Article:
Related to vicarious liability: Volenti non fit injuria Vicarious Liability The tort doctrine that imposes responsibility upon one person for the failure of another, with whom the person has a special relationship such as Parent and Childemployer and employee, or owner of vehicle and driverto exercise such care as a reasonably prudent person would use under similar circumstances. Vicarious liability is a legal doctrine that assigns liability for an injury to a person who did not cause the injury but who has a particular legal relationship to the person who did act negligently. It is also referred to as imputed Negligence.
The post looks into the essential and exceptions to the rule of strict liability. The post also highlights how the rule of absolute liability evolved. Strict Liability The principle of strict liability evolved in the case of Rylands v Fletcher . In the yearthe principle of strict liability states that any person who keeps hazardous substances on his premises will be held responsible if such substances escape the premises and causes any damage.
Going into the facts of the case, F had a mill on his land, and to power the mill, F built a reservoir on his land. Due to some accident, the water from the reservoir flooded the coal mines owned by R. Subsequently, R filed a suit against F.
The Court held that the defendant built the reservoir at his risk, and in course of it, if any accident happens then the defendant will be liable for the accident and escape of the material. Going by the principle laid in this case, it can be said that if a person brings on his land and keeps some dangerous thing, and such a thing is likely to cause some damage if it escapes then such person will be answerable for the damaged caused.
The liability is imposed on him not because there is any negligence on his part, but the substance kept on his premises is hazardous and dangerous.
Based on this judicial pronouncement, the concept of strict liability came into being. There are some essential conditions which should be fulfilled to categorize a liability under the head of strict liability.
Essentials of Strict Liability Dangerous Substances: For the purpose of imposing strict liability, a dangerous substance can be defined as any substance which will cause some mischief or harm if it escapes.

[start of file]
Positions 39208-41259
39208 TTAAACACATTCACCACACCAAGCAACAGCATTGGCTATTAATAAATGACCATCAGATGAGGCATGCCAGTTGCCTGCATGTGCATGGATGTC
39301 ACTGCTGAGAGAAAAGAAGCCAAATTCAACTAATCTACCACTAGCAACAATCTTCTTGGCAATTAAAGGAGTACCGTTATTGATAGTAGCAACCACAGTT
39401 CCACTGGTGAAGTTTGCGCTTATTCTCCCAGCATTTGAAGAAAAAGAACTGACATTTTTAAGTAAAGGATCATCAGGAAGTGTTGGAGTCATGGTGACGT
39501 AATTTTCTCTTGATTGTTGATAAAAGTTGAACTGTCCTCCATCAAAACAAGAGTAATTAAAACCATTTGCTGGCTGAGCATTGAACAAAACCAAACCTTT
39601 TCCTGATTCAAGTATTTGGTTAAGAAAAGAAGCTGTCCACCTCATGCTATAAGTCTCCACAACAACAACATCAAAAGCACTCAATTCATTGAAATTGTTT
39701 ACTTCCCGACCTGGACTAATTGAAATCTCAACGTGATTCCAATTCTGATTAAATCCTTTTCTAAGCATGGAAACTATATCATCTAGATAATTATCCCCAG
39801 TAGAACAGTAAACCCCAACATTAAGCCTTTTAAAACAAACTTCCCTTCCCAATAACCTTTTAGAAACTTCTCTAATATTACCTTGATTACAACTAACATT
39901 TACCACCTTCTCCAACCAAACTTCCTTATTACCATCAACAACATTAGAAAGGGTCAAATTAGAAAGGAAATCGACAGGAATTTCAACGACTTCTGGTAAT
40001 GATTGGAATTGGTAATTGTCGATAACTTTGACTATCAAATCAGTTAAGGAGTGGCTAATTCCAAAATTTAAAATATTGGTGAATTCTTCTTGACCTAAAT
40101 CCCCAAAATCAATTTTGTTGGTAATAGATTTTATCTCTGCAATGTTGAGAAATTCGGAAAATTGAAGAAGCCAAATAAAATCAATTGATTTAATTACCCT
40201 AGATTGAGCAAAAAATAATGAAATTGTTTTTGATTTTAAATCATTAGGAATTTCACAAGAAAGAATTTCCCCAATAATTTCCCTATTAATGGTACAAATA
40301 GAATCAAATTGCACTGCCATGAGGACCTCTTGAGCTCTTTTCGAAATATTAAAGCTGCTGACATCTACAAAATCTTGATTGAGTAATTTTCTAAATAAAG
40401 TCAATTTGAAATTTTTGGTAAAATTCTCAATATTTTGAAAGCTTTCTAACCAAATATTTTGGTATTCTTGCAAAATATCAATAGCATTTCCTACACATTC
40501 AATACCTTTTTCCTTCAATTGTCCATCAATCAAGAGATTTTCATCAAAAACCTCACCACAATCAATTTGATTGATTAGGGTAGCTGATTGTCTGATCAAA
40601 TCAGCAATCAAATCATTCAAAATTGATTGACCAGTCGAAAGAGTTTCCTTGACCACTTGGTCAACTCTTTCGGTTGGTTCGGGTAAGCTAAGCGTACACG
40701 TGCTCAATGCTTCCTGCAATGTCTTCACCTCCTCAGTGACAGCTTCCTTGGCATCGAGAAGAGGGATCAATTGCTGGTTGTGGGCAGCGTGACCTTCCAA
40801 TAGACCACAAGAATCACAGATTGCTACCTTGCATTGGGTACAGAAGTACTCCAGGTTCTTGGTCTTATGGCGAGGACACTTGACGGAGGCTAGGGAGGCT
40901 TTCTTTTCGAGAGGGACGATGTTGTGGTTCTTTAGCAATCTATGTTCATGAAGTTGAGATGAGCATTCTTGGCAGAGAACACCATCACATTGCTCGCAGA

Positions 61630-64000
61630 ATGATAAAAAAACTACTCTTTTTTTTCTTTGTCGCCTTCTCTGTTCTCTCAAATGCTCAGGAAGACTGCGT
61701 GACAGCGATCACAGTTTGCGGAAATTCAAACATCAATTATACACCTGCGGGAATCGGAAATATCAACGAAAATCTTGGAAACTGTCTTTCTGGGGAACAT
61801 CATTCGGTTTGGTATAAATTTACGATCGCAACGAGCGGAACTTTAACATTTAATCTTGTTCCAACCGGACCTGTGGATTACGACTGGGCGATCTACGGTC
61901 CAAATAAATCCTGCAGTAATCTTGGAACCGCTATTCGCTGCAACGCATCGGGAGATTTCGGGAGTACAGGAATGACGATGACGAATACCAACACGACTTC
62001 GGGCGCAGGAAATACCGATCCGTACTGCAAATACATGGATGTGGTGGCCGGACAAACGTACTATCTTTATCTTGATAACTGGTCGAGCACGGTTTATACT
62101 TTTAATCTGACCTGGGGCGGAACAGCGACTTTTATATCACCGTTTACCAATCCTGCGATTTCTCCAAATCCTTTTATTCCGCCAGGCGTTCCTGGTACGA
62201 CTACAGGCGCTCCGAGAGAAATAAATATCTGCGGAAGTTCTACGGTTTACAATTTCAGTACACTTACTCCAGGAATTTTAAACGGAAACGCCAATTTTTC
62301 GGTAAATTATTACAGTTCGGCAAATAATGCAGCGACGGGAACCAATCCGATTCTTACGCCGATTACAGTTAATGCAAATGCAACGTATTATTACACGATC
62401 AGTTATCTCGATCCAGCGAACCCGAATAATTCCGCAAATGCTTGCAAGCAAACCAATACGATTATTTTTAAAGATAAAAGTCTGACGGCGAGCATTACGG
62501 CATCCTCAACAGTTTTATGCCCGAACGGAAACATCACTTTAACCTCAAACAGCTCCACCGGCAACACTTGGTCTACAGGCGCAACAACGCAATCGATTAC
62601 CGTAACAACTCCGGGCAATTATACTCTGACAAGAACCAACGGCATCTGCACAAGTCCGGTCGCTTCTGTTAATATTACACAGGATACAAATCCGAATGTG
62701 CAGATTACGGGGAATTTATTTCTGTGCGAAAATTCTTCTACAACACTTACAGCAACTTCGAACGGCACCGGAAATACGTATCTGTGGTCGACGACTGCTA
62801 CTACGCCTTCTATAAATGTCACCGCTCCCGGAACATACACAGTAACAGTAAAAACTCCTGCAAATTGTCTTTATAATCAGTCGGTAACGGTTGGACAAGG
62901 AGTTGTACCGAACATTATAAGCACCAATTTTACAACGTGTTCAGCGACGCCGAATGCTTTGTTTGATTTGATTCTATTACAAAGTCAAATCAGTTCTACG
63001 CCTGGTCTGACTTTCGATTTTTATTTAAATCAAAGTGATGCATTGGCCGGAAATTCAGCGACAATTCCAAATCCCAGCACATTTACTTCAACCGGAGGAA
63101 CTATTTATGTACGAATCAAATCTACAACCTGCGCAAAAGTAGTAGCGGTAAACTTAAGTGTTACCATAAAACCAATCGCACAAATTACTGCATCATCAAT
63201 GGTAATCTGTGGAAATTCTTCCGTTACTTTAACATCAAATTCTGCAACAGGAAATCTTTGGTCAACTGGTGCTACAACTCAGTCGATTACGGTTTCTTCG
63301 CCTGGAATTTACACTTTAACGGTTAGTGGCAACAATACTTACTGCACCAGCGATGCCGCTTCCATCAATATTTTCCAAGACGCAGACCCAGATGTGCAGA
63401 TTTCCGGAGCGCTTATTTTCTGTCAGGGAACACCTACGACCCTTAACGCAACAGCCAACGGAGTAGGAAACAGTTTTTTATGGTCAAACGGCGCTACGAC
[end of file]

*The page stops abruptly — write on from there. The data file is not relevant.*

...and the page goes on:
Things like explosives, toxic gasses, electricity, etc. For instance, the defendant has some poisonous plant on his property. Leaves from the plant enter the property of the plaintiff and is eaten by his cattle, who as a result die.
The defendant will be liable for the loss. But on the other hand, if the cattle belonging to the plaintiff enter the premises of the defendant and eats the poisonous leaves and die, the defendant would not be liable. In the judicial pronouncement of Reads v. To constitute a strict liability, there should be a non-natural use of the land.
In the case of Rylands v. Fletcher, the water collected in the reservoir was considered to be a non-natural use of the land.
Storage of water for domestic use is considered to be natural use. But storing water for the purpose of energizing a mill was considered non-natural by the Court. Supply of cooking gas through the pipeline, electric wiring in a house, etc.
For instance, if the defendant lights up a fire in his fireplace and a spark escapes and causes a fire, the defendant will not be held liable as it was a natural use of the land. These three condition needs to be satisfied simultaneously to constitute a strict liability.
The Court held that it was a wrongful intrusion, and the defendant was not to be held strictly liable for such loss. Such acts happen exclusively due to natural reasons and cannot be prevented even while exercising caution and foresight.
Act of the Third Party: The third party means that the person is neither the servant of the defendant, nor the defendant has any contract with them or control over their work.
But where the acts of the third party can be foreseen, the defendant must take due care. Otherwise, he will be held responsible. Consent of the Plaintiff: This exception follows the principle of violenti non fit injuria.Yale Law School Yale Law School Legal Scholarship Repository Faculty Scholarship Series Yale Law School Faculty Scholarship The Morality of Strict Liability.
i The Fault(s) in Negligence Law Professor Alan Calnan ABSTRACT According to conventional wisdom, negligence is a unique tort. It is different from strict liability because it is based on fault. pollution and evaluate the scope of the harmful effect from each source. Thus arose the technical problem, 4 Th e schematic outline, submitted by th previous Special Rap-porteur, R.
Q. Quentin-Baxter, at the Commission's thirty-fourth ses- to the opposition aroused by the concept of strict liability in the Commission and in the Sixth. Other types of tort cases have different ways to measure breach of duty.
In premises liability, Strict liability and statutory negligence per se are restricted to a few areas of tort law, including abnormally dangerous activities and certain types of products liability cases.
The concept of strict liability is also found in criminal law, though the same or similar concept may appear in contexts where the term itself is not used.  Strict liability often applies to vehicular traffic offenses: in a speeding case, for example.
BUL USF Ch6: Product and Strict Liability. STUDY. True or False: Courts can apply a consumer expectation test to evaluate the adequacy of a product's design. True. A defect in manufacture occurs when the manufacturer fails to warn customers about the dangerous propensities of its products.